What is that terrible smell?
Is it spoiled fruit?
A rotten egg?
A dead animal?
It’s actually coming from this cage fungus — which is in the absolute prime of its life.
That horrible smell is part of an elaborate hoax to fake its own death.
Like most mushrooms, what you see is only a small part of the organism.
The vast majority is hidden below the surface — in an expansive network of miniscule threads called the mycelium.
Cage fungus is saprobic — the mycelium eats dead and rotting wood, digesting the cellulose and returning nutrients to the soil.
When the weather is warm and wet and there’s plenty of wood around, the mycelium creates an “egg” — this brain-looking thing — that pops up above ground.
A white leathery membrane protects the egg as it grows and stretches.
Until it cracks open.
The spongy lattice bursts outward.
After a few hours it looks — and smells — like a basket made of decaying flesh.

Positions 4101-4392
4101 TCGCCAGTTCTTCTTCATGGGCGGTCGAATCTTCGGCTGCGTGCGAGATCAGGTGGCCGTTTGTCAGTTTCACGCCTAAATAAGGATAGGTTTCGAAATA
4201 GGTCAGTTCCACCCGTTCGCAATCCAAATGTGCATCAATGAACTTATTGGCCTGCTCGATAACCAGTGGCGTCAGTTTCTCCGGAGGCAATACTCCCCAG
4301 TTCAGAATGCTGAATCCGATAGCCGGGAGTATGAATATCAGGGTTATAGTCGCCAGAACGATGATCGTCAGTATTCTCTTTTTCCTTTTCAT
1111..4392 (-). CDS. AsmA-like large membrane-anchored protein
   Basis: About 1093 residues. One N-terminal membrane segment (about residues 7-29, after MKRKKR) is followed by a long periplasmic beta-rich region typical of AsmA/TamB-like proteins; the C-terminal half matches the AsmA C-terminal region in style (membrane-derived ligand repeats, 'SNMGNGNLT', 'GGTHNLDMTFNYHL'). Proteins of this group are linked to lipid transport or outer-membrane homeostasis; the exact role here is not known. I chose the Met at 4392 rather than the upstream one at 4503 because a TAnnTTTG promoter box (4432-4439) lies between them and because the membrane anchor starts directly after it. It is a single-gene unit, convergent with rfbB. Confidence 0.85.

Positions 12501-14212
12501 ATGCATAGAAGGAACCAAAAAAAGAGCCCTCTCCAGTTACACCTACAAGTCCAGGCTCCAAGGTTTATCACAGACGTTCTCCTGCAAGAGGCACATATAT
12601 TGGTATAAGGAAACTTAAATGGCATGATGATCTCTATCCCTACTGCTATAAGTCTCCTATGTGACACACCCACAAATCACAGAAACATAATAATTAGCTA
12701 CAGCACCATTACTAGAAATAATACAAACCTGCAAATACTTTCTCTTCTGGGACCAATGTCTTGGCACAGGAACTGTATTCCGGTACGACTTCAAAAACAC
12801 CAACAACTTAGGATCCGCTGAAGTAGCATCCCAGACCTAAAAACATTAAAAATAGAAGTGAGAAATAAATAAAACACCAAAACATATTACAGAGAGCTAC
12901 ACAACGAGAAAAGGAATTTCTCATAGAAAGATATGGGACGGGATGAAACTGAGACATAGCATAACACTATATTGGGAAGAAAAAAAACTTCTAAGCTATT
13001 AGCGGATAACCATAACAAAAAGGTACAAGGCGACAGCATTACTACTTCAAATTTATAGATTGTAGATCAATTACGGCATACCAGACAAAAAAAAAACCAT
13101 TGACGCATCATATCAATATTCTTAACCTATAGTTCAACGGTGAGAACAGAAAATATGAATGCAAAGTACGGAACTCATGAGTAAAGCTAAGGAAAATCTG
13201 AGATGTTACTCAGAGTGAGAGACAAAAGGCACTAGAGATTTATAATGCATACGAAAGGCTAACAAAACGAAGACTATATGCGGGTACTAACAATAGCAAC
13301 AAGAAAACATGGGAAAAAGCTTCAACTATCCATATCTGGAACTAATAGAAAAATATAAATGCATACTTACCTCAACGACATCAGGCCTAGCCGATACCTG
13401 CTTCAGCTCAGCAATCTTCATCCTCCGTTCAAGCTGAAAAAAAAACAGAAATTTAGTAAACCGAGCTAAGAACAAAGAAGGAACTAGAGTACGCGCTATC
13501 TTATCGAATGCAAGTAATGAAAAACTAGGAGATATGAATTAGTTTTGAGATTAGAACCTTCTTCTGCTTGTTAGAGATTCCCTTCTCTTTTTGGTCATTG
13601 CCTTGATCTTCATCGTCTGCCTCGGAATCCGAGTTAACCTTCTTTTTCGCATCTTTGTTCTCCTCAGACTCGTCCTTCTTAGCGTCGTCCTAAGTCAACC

The interior surfaces of the lattice are coated in a sickly brown slime called gleba.
That horrendous odor emanates from those sticky globs.
The open lattice shape helps the stench spread in the breeze.
But to a fly, that reek is irresistible.
It screams: rotting carcass!
A delectable meal, or a place to lay their eggs.
The gaps in the lattice are just the right size for the flies to pop in and out.
They traipse around, gobbling up the goo.
The flies love it, but what’s in it for the fungus?
Well, the fungus needs something that the flies have — wings.
While many mushrooms spread their spores by releasing them into the wind, the cage fungus gets the flies to do all the work As they feed, the flies unintentionally down millions of the fungus’ microscopic spores, hidden inside the dark slime.
The gleba also clings to the flies’ feet.
When the flies lift off, they take the spores with them, spreading them far and wide.
After about a day the lattice starts to collapse.
Having successfully spread its spores, this is the end of its story — or is it?
When the conditions are right, the fungus will pop up more eggs year